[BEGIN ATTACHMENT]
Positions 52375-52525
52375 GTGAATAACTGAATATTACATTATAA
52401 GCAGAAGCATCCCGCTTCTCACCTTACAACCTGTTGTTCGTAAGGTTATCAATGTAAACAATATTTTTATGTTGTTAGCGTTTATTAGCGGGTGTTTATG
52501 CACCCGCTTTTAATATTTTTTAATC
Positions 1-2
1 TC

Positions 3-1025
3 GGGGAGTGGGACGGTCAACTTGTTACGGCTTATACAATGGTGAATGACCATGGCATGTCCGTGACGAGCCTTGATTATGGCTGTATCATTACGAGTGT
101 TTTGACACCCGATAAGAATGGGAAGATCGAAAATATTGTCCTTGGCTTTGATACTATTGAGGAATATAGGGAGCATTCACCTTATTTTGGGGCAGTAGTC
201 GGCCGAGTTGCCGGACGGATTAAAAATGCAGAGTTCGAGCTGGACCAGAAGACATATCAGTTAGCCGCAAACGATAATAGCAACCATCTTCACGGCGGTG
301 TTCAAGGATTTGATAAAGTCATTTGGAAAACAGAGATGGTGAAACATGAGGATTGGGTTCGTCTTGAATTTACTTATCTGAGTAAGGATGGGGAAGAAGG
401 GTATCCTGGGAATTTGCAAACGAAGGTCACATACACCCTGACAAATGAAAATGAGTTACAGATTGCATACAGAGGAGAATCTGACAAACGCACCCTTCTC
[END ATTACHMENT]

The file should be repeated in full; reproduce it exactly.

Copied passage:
Positions 52375-52525
52375 GTGAATAACTGAATATTACATTATAA
52401 GCAGAAGCATCCCGCTTCTCACCTTACAACCTGTTGTTCGTAAGGTTATCAATGTAAACAATATTTTTATGTTGTTAGCGTTTATTAGCGGGTGTTTATG
52501 CACCCGCTTTTAATATTTTTTAATC
Positions 1-2
1 TC

Positions 3-1025
3 GGGGAGTGGGACGGTCAACTTGTTACGGCTTATACAATGGTGAATGACCATGGCATGTCCGTGACGAGCCTTGATTATGGCTGTATCATTACGAGTGT
101 TTTGACACCCGATAAGAATGGGAAGATCGAAAATATTGTCCTTGGCTTTGATACTATTGAGGAATATAGGGAGCATTCACCTTATTTTGGGGCAGTAGTC
201 GGCCGAGTTGCCGGACGGATTAAAAATGCAGAGTTCGAGCTGGACCAGAAGACATATCAGTTAGCCGCAAACGATAATAGCAACCATCTTCACGGCGGTG
301 TTCAAGGATTTGATAAAGTCATTTGGAAAACAGAGATGGTGAAACATGAGGATTGGGTTCGTCTTGAATTTACTTATCTGAGTAAGGATGGGGAAGAAGG
401 GTATCCTGGGAATTTGCAAACGAAGGTCACATACACCCTGACAAATGAAAATGAGTTACAGATTGCATACAGAGGAGAATCTGACAAACGCACCCTTCTC